Rask has made the Hurricanes look wise so far with 16 points in his first 19 games. Even when you consider his 17.6 percent shooting percentage and how likely it is to regress a little bit, Rask consistently generates offense at an above average rate. That has a lot of value and it lessens the chances of Rask going cold for extended periods of time.
By nature, all hockey players not named Alex Ovechkin, Sidney Crosby, or Joe Thornton go through hot streaks and cold streaks. Rask has the makings of becoming one of the most consistent players in the NHL. He’s only 23 years old and he’s consistently improving.
Contract: Three years, $14.3 million value, $4.76 million annual cap hit
Nikita Kucherov is easily one of the best players in the NHL. For the past three seasons, he has carried the Lightning. Kucherov made his value known last postseason when he led Tampa Bay to the Eastern Conference Finals without Steven Stamkos. Due to their cap situation, the Lightning had to get a bargain deal done with Kucherov. Credit general manager Steve Yzerman because he got it done.
The only thing to hate about this contract is it isn’t long-term. And it could have been. Yzerman made a pretty rare mistake in extending Alex Killorn for seven years instead of Kucherov. While Killorn is a very good player, Kucherov is far more important than him.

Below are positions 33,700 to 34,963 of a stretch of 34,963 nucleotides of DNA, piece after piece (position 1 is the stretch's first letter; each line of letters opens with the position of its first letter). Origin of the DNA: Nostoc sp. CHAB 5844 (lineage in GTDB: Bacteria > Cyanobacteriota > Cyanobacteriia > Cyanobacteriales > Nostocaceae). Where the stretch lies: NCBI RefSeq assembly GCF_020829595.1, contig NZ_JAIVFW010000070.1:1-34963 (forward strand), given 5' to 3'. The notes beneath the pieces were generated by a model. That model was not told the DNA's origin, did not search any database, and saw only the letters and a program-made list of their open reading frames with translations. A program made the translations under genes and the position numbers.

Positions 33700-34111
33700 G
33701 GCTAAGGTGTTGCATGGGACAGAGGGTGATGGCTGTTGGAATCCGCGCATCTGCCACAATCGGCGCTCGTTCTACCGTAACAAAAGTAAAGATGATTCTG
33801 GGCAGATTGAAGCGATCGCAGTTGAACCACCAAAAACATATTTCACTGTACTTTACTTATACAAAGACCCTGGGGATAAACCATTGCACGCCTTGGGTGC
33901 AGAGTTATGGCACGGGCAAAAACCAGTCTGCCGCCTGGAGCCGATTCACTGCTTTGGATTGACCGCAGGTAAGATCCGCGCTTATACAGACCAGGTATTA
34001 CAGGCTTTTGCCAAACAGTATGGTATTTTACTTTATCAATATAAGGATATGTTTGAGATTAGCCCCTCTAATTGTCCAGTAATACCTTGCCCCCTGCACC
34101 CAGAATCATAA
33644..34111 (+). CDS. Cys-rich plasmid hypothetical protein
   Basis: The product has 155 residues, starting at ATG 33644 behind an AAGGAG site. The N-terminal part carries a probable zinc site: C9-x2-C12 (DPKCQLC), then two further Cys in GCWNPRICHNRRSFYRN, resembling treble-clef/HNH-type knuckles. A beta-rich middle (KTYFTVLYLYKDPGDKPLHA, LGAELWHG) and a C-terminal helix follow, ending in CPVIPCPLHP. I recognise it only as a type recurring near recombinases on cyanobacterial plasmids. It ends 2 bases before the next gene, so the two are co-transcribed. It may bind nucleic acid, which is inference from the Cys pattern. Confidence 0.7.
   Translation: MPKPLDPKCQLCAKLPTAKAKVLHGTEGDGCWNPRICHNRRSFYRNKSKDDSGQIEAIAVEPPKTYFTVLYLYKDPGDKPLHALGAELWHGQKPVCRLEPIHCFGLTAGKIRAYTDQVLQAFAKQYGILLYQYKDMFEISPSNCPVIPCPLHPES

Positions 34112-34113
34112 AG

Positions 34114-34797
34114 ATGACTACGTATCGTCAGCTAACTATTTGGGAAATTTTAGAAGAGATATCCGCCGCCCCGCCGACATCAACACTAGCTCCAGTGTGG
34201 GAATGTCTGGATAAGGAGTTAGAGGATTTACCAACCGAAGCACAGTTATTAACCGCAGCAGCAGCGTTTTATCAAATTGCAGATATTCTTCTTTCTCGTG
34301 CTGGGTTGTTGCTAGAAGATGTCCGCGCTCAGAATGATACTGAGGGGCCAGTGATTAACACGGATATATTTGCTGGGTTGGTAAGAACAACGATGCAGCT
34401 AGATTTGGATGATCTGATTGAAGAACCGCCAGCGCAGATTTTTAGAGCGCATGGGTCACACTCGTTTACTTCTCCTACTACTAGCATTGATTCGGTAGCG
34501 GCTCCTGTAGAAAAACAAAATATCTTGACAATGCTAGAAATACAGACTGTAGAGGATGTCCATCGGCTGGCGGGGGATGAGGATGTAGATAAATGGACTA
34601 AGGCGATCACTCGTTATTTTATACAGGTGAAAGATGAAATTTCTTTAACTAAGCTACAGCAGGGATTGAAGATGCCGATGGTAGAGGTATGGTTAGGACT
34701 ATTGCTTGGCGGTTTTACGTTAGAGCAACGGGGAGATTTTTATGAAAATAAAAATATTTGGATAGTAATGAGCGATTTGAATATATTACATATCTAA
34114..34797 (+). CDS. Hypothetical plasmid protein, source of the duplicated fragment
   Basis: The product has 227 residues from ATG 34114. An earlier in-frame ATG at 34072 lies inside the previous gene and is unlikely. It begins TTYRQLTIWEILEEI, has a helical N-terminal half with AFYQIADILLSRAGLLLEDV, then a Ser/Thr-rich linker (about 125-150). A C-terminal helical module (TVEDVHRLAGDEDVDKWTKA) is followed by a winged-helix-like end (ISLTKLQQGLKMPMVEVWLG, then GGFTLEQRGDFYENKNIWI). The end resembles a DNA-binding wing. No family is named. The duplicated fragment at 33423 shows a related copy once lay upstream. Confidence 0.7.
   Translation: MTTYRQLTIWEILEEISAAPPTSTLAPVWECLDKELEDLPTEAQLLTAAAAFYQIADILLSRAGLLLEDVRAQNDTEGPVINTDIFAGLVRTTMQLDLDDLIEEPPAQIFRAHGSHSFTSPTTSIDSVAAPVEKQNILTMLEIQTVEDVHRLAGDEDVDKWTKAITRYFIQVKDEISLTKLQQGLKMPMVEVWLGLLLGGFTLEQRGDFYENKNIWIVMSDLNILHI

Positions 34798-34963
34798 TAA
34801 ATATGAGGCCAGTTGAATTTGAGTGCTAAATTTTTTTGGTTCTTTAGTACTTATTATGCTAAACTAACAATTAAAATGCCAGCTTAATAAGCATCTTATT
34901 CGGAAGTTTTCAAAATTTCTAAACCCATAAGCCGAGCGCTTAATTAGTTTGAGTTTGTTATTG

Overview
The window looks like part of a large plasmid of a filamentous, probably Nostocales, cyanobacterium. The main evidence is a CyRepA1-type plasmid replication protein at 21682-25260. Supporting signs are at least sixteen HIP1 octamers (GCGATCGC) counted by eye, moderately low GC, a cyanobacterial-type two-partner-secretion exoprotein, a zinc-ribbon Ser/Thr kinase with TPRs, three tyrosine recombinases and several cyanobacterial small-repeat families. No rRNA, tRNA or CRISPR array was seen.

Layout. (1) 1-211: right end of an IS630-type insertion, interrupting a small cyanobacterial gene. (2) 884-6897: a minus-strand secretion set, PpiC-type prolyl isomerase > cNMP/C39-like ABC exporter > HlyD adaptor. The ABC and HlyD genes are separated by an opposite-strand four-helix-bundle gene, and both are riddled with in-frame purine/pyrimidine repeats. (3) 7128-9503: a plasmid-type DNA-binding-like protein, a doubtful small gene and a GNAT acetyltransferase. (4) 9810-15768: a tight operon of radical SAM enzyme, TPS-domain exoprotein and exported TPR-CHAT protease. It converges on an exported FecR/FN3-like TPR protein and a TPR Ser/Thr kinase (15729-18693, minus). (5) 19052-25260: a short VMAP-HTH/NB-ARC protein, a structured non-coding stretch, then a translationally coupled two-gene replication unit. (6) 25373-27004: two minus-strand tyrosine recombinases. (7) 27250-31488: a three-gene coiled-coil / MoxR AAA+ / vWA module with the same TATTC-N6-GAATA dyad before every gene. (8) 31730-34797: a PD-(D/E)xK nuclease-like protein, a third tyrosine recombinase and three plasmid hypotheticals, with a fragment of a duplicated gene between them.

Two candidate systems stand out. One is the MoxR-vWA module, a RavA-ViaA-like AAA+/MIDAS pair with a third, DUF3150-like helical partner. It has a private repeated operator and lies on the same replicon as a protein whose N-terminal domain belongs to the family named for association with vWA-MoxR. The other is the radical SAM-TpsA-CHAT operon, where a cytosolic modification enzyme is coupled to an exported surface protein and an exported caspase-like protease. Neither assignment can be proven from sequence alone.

This deal is a tad bit unique because it leaves him with an extra RFA year once it’s over. Usually, with a bridge deal, it either takes the player to unrestricted free agency or leaves them with several years of restricted free agency. But it works for the Lightning. They can put off paying him for the next three years as they try to bring home a Stanley Cup. Sure, it would have been better long-term to get him signed for at least six years. They might lose him in three years. But for now, Tampa’s looking pretty smart.
Contract: Two years, $3.3 million value, $1.65 annual cap hit
Now we start going into the really good bargains. The kind that can propel an NHL team to winning the Stanley Cup. Getting cheap production from your forwards is a great way to win. However, it’s easier said than done. You need to find forwards that are the right fit for your team, and yes, you have to get a tad bit lucky. Such is the case with Michael Grabner and the Rangers.